windy95
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Re: A320 family aileron droop

Mon May 07, 2018 11:30 pm

The ailerons are used for the Load Alleviation Function ( LAF) and when on the ground and not pressurized they may droop down to the servocontrol stop depending on wear.
 
windy95
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Re: A320 family aileron droop

Mon May 07, 2018 11:32 pm

nws2002 wrote:
sixtyseven wrote:
No hydraulics equals droop. After engine shut down it takes a bit for the hydraulic pressure to dissipate and the ailerons will sag. You see it on Big Boeings as well the inboard ailerons will sag after hydraulics are removed post engine shut down.

APU does not supply hydraulic power. Only electrical and pneumatic.


Dumb question maybe, but don't the cargo doors require hydraulic power? Or is that a completely separate system that uses an electric pump?

I've never had to ask for hydraulic power on the A320 series. We used to lower the aft stairs on the MD-80s though and then we'd frequently have to ask the flight deck for hydraulics to raise them again towards the end of the turn.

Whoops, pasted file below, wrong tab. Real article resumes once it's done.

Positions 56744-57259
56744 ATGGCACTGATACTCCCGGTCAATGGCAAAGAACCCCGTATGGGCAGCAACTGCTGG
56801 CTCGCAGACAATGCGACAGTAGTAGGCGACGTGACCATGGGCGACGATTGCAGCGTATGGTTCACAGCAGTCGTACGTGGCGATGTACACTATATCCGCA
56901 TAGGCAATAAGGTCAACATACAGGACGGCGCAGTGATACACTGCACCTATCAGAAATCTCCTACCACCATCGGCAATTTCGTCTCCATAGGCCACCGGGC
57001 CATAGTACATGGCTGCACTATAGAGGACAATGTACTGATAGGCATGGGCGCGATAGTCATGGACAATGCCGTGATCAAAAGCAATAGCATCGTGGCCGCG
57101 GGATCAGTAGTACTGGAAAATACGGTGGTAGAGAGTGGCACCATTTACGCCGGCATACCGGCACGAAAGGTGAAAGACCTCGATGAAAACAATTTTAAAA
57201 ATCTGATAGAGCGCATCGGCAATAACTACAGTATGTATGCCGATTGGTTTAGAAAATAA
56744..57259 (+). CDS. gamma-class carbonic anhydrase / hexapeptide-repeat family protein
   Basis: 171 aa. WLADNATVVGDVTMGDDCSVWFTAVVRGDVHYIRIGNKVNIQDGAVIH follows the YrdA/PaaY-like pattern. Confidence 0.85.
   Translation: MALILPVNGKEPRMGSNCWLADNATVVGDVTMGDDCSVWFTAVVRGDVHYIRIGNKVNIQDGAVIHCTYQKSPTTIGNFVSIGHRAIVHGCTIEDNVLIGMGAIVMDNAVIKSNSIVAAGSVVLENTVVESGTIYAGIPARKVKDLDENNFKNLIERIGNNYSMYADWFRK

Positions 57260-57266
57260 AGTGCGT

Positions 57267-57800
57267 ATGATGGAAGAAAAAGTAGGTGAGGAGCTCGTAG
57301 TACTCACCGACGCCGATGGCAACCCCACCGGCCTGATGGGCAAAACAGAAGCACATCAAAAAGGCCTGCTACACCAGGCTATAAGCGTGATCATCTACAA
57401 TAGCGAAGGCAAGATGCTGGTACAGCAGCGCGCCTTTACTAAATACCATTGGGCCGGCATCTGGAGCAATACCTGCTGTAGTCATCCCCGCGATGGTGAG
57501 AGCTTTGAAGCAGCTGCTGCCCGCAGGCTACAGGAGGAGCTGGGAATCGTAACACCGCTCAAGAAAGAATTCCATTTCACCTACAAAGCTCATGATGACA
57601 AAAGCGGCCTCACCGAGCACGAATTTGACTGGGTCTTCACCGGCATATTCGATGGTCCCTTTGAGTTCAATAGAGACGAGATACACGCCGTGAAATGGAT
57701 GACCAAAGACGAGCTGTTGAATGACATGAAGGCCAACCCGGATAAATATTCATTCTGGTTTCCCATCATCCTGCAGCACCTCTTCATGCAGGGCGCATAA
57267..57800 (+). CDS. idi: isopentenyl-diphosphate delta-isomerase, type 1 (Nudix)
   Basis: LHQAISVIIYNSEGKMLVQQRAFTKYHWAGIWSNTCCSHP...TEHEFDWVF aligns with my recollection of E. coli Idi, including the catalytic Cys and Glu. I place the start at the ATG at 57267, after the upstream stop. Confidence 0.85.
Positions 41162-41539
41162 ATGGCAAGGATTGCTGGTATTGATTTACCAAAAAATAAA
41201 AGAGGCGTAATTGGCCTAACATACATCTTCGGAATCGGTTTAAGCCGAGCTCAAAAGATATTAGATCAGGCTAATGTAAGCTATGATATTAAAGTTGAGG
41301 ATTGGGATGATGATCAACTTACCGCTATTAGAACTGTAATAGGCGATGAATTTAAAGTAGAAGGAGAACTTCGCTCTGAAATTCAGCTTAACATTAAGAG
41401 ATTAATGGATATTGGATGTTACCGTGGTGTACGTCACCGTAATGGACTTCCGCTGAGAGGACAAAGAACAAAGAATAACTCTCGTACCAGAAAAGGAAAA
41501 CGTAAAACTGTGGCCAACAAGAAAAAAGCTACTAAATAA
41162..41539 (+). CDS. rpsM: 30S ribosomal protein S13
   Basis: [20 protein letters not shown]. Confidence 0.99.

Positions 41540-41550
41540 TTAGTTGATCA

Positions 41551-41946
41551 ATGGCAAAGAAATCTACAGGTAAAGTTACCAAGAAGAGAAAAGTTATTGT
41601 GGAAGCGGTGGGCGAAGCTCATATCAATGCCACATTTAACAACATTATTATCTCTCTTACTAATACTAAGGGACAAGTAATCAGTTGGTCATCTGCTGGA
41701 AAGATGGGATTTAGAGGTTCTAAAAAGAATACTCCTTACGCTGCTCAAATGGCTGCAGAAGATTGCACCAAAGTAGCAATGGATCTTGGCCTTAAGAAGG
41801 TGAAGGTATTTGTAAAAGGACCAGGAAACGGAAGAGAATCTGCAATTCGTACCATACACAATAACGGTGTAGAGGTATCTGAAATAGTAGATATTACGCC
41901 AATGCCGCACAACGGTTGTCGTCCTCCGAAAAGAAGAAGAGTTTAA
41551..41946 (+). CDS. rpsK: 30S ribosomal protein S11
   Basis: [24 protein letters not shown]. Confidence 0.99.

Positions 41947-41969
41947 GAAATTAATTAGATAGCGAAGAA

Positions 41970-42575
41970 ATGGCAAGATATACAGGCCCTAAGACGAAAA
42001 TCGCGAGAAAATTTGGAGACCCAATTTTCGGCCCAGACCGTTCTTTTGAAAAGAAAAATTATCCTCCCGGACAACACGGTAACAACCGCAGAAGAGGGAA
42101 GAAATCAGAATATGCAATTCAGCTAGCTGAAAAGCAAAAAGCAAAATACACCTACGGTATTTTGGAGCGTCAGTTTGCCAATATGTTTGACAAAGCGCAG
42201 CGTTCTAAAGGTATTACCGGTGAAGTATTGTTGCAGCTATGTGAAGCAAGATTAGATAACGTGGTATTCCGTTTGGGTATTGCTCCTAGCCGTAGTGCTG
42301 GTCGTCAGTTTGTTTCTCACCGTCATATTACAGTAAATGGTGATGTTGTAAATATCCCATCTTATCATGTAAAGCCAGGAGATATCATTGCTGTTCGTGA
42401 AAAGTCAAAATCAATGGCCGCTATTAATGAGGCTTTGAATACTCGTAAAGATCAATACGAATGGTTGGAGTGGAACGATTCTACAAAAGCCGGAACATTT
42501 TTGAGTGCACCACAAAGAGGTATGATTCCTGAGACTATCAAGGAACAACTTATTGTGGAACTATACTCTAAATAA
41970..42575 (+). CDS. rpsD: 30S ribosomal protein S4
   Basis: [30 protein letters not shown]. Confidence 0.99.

Yes the Cargo doors operate on a closed system and only pressurize when actuated.
 
sixtyseven
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Re: A320 family aileron droop

Tue May 08, 2018 12:16 am

nws2002 wrote:
sixtyseven wrote:
No hydraulics equals droop. After engine shut down it takes a bit for the hydraulic pressure to dissipate and the ailerons will sag. You see it on Big Boeings as well the inboard ailerons will sag after hydraulics are removed post engine shut down.

APU does not supply hydraulic power. Only electrical and pneumatic.


Dumb question maybe, but don't the cargo doors require hydraulic power? Or is that a completely separate system that uses an electric pump?

I've never had to ask for hydraulic power on the A320 series. We used to lower the aft stairs on the MD-80s though and then we'd frequently have to ask the flight deck for hydraulics to raise them again towards the end of the turn.


The cargo doors are powered by the yellow hydraulic system, and Is energized When the ground crew utilize the switch irrespective of whether the pump is powered by the flight deck controls. If the yellow system pump is inop the doors can be moved by a crank.
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Starlionblue
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Re: A320 family aileron droop

Tue May 08, 2018 1:11 am

Adding to the cargo door discussion, on the 330 they are also on the yellow system. With the engine driven pump off, the electric pump provides pressure when the cargo doors are operated. In order to isolate the cargo doors from the rest of the yellow system, thus ensuring the related flight controls are not powered, the yellow system leak measurement valve closes. If electric power is off, a hand crank can be used.